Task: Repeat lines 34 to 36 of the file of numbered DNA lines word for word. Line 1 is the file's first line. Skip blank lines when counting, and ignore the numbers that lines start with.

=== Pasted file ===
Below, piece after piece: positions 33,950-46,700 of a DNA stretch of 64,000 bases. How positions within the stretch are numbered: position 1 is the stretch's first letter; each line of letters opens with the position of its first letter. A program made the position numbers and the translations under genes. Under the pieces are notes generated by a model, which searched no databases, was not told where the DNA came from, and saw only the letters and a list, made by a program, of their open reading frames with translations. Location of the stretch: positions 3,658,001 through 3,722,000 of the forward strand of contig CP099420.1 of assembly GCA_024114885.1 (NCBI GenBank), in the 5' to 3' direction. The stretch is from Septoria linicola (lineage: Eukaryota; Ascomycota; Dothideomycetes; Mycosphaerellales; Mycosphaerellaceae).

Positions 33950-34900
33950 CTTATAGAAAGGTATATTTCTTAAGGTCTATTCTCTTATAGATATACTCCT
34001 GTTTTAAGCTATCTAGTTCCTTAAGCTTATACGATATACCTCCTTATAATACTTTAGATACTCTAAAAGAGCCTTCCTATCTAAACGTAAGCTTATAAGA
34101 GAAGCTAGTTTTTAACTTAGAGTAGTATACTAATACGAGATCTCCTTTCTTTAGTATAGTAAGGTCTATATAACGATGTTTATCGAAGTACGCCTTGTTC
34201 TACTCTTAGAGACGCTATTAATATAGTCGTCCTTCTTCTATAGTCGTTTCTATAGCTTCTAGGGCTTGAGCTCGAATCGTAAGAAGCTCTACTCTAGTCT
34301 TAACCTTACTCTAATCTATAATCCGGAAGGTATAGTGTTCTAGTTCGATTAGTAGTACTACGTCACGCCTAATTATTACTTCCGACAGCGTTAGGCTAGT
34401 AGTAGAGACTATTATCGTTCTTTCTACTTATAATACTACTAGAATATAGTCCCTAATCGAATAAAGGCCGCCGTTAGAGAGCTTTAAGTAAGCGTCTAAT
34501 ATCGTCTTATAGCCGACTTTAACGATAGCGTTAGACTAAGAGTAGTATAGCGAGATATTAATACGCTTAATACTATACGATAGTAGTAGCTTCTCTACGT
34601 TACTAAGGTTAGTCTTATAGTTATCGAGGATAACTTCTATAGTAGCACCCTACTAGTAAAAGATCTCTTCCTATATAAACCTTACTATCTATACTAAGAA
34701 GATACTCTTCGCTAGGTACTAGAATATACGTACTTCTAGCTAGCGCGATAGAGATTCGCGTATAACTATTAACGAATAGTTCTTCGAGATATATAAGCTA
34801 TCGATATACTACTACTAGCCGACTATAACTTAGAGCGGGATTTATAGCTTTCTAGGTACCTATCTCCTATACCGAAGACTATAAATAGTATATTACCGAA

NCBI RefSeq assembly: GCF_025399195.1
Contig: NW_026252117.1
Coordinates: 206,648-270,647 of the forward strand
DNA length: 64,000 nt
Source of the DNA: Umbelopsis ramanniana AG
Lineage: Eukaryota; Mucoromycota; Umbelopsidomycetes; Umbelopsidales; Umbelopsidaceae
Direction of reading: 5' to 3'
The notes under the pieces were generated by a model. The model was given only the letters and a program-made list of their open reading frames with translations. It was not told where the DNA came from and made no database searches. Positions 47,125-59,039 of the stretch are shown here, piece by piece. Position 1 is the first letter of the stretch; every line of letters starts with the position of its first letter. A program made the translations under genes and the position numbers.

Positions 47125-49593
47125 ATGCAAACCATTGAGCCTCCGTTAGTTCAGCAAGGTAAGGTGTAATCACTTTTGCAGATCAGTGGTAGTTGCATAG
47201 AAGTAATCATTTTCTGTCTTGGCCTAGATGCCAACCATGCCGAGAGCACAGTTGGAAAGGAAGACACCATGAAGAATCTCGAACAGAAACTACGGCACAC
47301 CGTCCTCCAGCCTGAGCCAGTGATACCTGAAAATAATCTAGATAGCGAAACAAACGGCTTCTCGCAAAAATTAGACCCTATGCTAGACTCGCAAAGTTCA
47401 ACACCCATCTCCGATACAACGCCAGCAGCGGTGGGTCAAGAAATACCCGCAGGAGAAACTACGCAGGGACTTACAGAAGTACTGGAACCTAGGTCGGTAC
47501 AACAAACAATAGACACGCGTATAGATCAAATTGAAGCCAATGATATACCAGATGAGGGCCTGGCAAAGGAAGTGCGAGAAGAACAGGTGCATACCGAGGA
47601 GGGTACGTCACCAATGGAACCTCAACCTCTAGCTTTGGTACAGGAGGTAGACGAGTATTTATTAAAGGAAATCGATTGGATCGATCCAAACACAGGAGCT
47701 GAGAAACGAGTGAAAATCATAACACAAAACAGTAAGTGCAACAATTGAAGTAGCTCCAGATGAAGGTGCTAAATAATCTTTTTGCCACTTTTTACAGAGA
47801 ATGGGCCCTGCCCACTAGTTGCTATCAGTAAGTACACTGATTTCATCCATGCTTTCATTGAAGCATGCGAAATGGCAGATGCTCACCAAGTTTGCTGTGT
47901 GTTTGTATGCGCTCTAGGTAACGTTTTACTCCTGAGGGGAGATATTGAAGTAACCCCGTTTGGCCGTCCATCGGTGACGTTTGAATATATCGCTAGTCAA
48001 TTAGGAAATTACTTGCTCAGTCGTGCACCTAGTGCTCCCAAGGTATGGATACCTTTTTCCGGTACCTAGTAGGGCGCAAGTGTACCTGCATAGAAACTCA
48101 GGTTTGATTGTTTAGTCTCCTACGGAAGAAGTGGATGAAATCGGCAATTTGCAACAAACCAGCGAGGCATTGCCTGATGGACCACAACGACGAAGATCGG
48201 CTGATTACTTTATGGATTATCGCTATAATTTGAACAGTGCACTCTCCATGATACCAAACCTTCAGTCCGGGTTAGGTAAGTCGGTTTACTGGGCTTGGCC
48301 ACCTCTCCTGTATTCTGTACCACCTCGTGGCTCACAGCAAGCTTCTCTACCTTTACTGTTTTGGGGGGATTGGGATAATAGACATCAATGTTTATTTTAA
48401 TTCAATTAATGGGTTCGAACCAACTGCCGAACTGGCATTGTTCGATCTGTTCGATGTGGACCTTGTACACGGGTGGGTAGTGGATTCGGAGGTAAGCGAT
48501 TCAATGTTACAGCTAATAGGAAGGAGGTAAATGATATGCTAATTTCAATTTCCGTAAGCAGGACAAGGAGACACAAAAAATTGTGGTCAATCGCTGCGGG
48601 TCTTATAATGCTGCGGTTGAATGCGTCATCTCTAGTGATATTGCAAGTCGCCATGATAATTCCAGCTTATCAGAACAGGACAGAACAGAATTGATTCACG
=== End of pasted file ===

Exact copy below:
48301 ACCTCTCCTGTATTCTGTACCACCTCGTGGCTCACAGCAAGCTTCTCTACCTTTACTGTTTTGGGGGGATTGGGATAATAGACATCAATGTTTATTTTAA
48401 TTCAATTAATGGGTTCGAACCAACTGCCGAACTGGCATTGTTCGATCTGTTCGATGTGGACCTTGTACACGGGTGGGTAGTGGATTCGGAGGTAAGCGAT
48501 TCAATGTTACAGCTAATAGGAAGGAGGTAAATGATATGCTAATTTCAATTTCCGTAAGCAGGACAAGGAGACACAAAAAATTGTGGTCAATCGCTGCGGG